Let’s start with a simple truth: Whether it’s the athlete who singlehandedly throws a team on their back to make a run to an unlikely championship, the actor that wins Oscar after Oscar, or the digital genius churning out inventions that change our lives, everyone loves superstars.
The notion that individuals – blessed with nothing more than determination and a set of remarkable abilities – can regularly rise above seemingly impossible situations on their own rings true, doesn’t it?
But is it REALLY true?
That was the core question that Harvard Business School professors Boris Groysberg, Ashish Nanda, and Nitin Nohria (2004) set out to answer when they started studying 1,052 high-flying stock analysts – individuals ranked at the top of their profession by Institutional Investor magazine between 1988 and 1996.
Specifically, what Groysberg, Nanda and Nohria wanted to know was did top performers REMAIN top performers when they moved from firm to firm?
Could stars succeed regardless of new sets of circumstances?
What they found might surprise you: In EVERY situation where star analysts moved from a larger company to a smaller company OR between companies of similar sizes, they experienced a measurable drop in performance that lasted anywhere from 2 to 5 YEARS.
Interesting, isn’t it?
If our core belief in the infallibility of the personal traits that define successful individuals were true, shouldn’t star stock analysts succeed regardless of the company where they’ve chosen to hang their professional hat?
The truth, however, is that company-specific factors – resources and capabilities, systems and processes, internal networks, leadership and training – have a direct impact on the success of its employees.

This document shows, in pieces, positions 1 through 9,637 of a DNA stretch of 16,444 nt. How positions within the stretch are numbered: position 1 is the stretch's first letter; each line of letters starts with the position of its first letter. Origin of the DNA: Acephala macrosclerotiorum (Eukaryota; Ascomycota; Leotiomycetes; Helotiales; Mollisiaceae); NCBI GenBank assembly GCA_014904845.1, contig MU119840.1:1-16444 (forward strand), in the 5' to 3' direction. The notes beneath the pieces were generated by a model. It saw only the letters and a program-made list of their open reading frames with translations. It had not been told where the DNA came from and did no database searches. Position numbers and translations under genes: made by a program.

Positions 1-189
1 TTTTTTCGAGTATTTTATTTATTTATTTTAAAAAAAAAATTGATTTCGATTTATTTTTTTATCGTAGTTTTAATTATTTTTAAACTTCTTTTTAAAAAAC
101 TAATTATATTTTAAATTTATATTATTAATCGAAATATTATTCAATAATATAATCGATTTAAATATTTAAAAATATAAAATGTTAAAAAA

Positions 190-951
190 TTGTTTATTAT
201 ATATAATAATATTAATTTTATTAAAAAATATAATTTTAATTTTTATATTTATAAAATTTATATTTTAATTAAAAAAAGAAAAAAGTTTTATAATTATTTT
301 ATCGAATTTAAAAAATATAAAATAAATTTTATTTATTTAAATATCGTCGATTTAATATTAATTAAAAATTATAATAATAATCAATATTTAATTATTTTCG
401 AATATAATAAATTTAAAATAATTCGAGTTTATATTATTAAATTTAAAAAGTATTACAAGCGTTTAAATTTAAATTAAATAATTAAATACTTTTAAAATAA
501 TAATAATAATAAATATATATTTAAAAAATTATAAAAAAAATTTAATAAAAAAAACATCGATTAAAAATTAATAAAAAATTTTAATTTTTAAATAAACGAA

As Groysberg, Nanda and Nohria explain:
Most of us have an instinctive faith in talent and genius, but it isn’t just that people make organizations perform better. The organization also makes people perform better.
In fact, few stars would change employers if they understood the degree to which their performance is tied to the company they work for. (p. 5)
A similar study of successful mutual fund managers cited by Groysberg, Nanda and Nohria takes this surprising conclusion one step further, determining that 30 percent of a mutual fund’s performance was the result of decisions made by the individual manager while 70 percent was attributable to the structures and processes put in place by the manager’s company.
What does this mean for the principals of professional learning communities?
Perhaps most importantly, teachers and learning teams – no matter how accomplished they are individually – cannot succeed if they are working within a poorly structured organization.
Groysberg, Nanda and Nohria explain it this way:
Obviously, a star doesn’t suddenly become less intelligent or lose a decade of work experience overnight when she switches firms.
Although most companies overlook this fact, an executive’s performance depends on both her personal competencies and the capabilities, such as systems and processes, of the organization she works for. (p.3)
The systems and processes that support your learning community – sets of clear vision statements, school-wide systems for remediation and enrichment, master schedules that create built in time for collaborative work – are essential to ensuring that teachers and teams maximize their individual potential.
So what are you doing to make sure that these structures are in place in your buildings?
Do you spend AT LEAST as much time evaluating systems and processes as you do people?
If not, why not?
Groysberg, B., Nanda, A. & Nohria, N. (2004, May). The risky business of hiring stars. Harvard Business Review, 2-8.
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